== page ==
50th ANNIVERSARY COMMEMORATION
Front Line medal was commemorative. It was issued for the 50th
anniversary of 26th September 1944, when the last shell fell on
Dover in World War II before the enemy guns at Calais were
captured by the Canadians. Those who had carried on their duties
under enemy and shellfire bombing in what was known as "Hellfire
Corner" were eligible to receive it.
The first batch in Dover was presented by Brigadier Vere Hayes
in March 1994, at a ceremony at the Town Hall. One of those who
received a medal on this occasion was Dick Whittamore, who
worked at the Hippodrome Theatre, Snargate Street, during the
war. He became Assistant Manager, but his career was abruptly
halted when the theatre was shelled. .
On 26th September 1994 there was a parade held by
over 1000 veterans
who had served in the Dover area during the war, including
people from the USA, Canadians, Czechoslovakia, and Poland.
Three hundred service people also attended. The
Countess Mountbatten unveiled a memorial on the Sea Front
(right, see also
plaques for more pictures) to all
those who had lost their lives during the war. The Master Gunner
and the Director of the Royal Artillery attended, while the
Royal Artillery band played with a band from the Czechoslovakian
army. Lunches at the Duke of York's Royal Military School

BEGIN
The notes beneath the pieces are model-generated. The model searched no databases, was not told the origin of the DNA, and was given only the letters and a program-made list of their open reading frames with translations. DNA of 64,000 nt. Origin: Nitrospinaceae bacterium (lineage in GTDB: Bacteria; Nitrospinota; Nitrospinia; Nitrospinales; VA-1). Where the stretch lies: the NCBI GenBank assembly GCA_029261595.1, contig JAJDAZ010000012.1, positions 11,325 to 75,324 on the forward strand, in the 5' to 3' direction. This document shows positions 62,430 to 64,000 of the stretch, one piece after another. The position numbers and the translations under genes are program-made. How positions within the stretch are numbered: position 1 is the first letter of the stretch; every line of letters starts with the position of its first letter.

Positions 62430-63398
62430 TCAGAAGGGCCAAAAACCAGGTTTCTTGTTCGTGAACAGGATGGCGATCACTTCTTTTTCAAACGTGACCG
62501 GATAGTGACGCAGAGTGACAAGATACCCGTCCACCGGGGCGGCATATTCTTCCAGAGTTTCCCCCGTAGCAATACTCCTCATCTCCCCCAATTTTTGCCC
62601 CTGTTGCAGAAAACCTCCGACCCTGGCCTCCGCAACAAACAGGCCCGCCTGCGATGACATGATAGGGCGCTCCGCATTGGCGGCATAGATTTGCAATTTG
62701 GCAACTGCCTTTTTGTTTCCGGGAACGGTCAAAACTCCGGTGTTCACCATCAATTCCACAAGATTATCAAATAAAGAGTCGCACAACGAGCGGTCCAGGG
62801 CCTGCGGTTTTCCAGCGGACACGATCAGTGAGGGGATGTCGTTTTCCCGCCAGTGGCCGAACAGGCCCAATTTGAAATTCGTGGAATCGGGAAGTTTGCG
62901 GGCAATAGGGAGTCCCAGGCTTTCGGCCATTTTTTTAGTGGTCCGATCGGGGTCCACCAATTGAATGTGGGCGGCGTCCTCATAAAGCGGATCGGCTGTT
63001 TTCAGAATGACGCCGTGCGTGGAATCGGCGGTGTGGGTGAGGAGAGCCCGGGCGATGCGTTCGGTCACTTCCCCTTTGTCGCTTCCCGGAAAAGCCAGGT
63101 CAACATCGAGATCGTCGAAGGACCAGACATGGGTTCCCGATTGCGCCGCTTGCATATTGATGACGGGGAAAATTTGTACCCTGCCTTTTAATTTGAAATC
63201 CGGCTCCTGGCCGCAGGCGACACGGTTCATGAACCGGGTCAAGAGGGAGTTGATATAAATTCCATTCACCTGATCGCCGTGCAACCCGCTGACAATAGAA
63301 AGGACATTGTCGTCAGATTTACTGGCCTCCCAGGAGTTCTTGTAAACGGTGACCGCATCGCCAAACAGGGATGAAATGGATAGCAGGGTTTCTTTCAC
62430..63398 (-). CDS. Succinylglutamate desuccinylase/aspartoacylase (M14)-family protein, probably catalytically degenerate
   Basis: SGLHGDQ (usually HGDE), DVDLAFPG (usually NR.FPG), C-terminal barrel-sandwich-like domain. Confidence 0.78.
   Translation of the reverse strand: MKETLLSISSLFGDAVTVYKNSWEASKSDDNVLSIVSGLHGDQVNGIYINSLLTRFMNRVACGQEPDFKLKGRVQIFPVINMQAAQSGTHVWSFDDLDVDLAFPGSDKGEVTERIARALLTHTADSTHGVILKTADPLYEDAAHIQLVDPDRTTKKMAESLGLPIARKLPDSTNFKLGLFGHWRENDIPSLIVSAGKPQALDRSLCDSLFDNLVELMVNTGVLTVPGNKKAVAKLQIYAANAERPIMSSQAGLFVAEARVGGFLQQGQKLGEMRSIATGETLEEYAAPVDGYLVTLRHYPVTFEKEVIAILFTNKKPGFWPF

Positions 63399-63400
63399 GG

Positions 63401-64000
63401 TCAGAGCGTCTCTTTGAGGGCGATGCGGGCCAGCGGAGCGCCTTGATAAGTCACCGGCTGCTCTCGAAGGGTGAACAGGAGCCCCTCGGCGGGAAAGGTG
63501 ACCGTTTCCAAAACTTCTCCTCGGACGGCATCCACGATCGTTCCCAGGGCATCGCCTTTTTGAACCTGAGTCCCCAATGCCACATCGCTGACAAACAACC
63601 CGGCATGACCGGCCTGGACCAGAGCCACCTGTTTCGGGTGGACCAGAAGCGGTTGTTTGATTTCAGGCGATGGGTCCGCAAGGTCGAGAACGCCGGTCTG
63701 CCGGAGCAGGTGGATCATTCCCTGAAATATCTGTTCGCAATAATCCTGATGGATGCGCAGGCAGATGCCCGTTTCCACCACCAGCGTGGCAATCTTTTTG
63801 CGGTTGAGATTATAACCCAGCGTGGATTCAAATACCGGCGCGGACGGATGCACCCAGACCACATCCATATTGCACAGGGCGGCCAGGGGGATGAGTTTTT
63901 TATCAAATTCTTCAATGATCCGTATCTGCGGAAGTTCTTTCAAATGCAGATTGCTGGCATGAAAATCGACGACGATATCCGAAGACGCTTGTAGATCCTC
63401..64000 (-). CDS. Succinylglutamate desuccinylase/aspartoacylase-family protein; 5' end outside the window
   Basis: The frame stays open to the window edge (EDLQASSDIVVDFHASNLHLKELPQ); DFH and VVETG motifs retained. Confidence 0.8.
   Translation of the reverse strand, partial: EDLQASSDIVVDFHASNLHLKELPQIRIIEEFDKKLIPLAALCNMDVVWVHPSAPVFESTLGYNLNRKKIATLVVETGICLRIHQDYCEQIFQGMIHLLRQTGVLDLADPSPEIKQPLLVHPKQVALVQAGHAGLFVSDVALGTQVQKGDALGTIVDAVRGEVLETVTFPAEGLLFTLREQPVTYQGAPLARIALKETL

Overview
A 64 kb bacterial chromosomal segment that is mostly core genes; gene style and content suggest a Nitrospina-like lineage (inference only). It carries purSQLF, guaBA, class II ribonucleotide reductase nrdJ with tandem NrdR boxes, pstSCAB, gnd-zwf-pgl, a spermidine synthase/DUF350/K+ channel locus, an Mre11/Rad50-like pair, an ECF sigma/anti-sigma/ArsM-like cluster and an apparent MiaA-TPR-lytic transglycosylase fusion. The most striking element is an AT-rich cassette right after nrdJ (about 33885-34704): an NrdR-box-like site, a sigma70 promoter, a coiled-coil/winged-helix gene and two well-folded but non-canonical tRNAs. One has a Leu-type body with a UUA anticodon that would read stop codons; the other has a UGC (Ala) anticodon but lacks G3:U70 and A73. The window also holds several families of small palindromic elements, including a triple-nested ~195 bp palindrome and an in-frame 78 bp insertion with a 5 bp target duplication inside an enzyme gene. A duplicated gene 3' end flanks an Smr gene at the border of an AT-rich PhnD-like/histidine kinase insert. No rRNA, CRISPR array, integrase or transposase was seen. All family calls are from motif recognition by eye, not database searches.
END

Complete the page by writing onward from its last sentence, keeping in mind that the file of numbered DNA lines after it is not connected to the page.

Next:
or the Town Hall followed..
There were other commemorative functions, including a service in
the Garrison church of St Mary in Castro, Dover Castle. The
Royal Artillery laid a wreath at the Town Memorial at 19.12, the
exact time the last shell had fallen. A plaque
at the entrance to the secret war-time tunnels was unveiled and
dedicated to the five American Anti-aircraft battalions which
had served against the flying bomb attacks on the coast between
Deal and Dymchurch in 1944.
Events and striking of the medal for Dover were organised by a
committee of the Dover Branch of the Royal Artillery
Association, and medals were sold to eligible people. One
recipient recalls the cost as being some £15. Hundreds applied,
and the proceeds, after the costs of production, were given to
The plaque on the monument reads:
"To commemorate all men and women, both service and civilians,
who lived, served, and died in East Kent. "Front Line Britain";
1939-1945. This plaque was unveiled by Countess Mountbatten of
Burma, CBE, CD, JP, EL 26th September 1994"
Left, Mr Tolputt's medal. Right, the letter and attached medal
that are displayed at the entrance to the war-time tunnels,
Dover Castle. The letter reads:
"Frontline Britain" '94"
50th anniversary of the end of Frontline Britain
The frontline Britain medal was struck to commemorate the 50th
anniversary of the capture of the German cross channel guns and
the end of shelling in this area. At Dover on 26th September
1994 a memorial was unveiled by Countess Mountbatten of Burma.
"To all those men and women of both military and civilian
services, who lived, served, and died in the East Kent district
The Frontline Britain '94 Committee present this medal to
"Hellfire Corner, Dover Castle" with grateful thanks for their
support during this historic event, when veterans from all over
the world returned to remember when East Kent was "Frontline
Information kindly supplied by Arthur Tolputt,
with extra notes from Bob Hollingsbee and John Cork
pictured above, Arthur Tolputt, Hon Secretary Royal Artillery
Association, Dover Branch
The Frontline Medal was struck by